Cheese is a globally beloved food that can come in many shapes, textures, and flavors. It can be used as a key ingredient to amp up a dish or paired with wine for an ideal appetizer. Currently in the U.S. we are beginning to experience a “cheese glut.” The name may not sound too distressing for the avid cheese consumer. However, American dairy farmers may be in for a rough year.
Back in 2013 and 2014, as the economy recovered, dairy farmers across the nation expanded their farms when milk prices rose and demand was high for export across seas. Many farmers did this by increasing their cattle amount and building additional barns to take advantage of the foreign appetite.
Since their major expansions, the U.S. dollar has become stronger causing foreign buyers to reduce their dairy imports due to the increase in price. Similar to how you don’t have the grocery budget in college to be dropping major dime at Whole Foods every week.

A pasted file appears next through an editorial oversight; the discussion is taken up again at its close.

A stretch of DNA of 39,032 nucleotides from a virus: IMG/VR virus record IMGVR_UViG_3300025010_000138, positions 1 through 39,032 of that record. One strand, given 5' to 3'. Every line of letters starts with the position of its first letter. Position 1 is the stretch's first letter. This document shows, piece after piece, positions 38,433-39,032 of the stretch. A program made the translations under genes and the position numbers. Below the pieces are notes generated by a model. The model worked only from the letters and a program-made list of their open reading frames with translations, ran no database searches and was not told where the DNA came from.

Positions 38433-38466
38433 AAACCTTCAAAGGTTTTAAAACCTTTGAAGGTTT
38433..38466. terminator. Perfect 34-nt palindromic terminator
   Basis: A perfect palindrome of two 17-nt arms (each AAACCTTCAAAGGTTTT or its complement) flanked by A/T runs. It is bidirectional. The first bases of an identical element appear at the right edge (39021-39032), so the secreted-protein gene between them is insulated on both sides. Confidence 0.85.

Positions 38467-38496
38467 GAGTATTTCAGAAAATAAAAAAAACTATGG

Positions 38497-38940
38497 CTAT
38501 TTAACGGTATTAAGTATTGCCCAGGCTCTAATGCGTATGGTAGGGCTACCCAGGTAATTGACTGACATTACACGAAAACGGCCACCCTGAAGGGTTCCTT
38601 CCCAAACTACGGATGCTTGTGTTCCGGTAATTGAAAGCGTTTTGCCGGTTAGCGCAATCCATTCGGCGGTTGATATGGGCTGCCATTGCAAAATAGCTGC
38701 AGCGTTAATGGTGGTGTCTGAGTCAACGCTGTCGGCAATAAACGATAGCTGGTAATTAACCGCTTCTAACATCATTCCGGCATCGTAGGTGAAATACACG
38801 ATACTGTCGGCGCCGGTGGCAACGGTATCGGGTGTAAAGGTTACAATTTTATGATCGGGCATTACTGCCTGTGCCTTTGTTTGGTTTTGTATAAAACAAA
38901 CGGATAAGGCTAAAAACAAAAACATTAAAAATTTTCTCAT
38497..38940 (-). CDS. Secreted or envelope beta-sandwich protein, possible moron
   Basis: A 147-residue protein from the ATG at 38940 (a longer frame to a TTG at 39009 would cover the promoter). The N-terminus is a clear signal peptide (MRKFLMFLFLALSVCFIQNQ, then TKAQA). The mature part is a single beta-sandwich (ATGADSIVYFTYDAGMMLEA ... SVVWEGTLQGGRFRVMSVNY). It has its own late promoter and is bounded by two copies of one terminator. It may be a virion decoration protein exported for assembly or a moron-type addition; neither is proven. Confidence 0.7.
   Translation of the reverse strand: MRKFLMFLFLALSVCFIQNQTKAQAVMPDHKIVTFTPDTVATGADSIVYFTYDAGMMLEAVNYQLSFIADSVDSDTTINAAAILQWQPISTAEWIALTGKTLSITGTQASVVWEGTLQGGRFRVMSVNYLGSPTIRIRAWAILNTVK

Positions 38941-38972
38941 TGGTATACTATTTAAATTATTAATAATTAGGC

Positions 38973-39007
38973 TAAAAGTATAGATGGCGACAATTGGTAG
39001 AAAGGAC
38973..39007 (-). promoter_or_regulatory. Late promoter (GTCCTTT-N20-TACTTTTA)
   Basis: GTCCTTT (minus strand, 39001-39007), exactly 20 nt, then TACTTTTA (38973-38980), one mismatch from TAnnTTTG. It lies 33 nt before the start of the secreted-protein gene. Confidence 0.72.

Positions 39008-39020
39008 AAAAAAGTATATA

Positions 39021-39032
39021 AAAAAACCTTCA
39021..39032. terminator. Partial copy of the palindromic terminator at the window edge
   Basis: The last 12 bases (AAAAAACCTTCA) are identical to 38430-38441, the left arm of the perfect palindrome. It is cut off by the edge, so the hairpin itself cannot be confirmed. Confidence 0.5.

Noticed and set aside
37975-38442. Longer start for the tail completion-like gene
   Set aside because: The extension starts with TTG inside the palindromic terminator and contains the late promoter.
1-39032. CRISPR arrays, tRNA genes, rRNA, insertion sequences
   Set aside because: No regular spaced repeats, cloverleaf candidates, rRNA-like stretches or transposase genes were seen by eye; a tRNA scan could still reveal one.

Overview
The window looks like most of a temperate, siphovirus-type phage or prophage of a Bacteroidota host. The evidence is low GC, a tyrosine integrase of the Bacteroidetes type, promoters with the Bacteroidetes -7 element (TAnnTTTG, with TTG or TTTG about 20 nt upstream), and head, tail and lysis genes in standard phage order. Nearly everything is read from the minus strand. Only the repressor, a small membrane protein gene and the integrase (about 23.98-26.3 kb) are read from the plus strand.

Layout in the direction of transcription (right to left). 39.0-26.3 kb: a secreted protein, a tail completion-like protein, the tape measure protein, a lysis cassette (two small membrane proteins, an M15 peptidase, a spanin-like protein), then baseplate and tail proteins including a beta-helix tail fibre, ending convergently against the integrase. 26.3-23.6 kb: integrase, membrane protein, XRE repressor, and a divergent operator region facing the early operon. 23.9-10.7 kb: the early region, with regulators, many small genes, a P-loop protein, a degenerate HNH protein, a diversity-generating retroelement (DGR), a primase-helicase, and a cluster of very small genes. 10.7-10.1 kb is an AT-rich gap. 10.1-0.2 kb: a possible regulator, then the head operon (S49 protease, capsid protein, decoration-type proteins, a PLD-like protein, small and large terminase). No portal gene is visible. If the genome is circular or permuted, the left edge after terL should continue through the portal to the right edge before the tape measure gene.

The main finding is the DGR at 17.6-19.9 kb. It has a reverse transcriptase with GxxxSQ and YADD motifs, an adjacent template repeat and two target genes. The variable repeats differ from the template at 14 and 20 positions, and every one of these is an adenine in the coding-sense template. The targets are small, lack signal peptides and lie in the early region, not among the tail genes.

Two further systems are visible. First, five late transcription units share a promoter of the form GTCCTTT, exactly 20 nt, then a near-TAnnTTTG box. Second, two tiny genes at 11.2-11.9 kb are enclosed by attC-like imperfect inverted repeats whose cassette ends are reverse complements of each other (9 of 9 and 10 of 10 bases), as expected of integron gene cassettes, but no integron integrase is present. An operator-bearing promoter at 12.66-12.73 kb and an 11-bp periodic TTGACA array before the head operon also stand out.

Yet, the cows still need to be milked and it all has to go somewhere. In 2015, the most milk in history was produced, a total of 212.4 billion pounds. From the record-breaking milk production, 11.8 billion pounds of it will be turned into cheese. Now that’s a lot of cheddar.
As U.S. cheese-makers are unable to export this ridiculous amount, products are being stored away as they await to be sold. As of April, a total of 1.2 billion pounds of cheese are being commercially stored, up 11% within the last year.
Other food industries are beginning to follow with a surplus in product including soybeans, meat, poultry, and grains. Meat production increases since cattle are able to grow to larger weights as they eat more of the now cheaply priced grains. It’s a vicious cycle, friends.
On average, an American eats about 36 pounds of cheese a year. However, in order to combat this “cheese glut,” consumers would need to eat an additional three pounds of cheese this year. Hey, if my country needs me, I will certainly step up to the challenge.
Luckily, the extreme excess has caused cheese prices to plunge 45% in the States, which will be an all-time low for the dairy industry. Now this is a diet my wallet, and stomach, can get on board with.
Check out more information about the “cheese glut” here: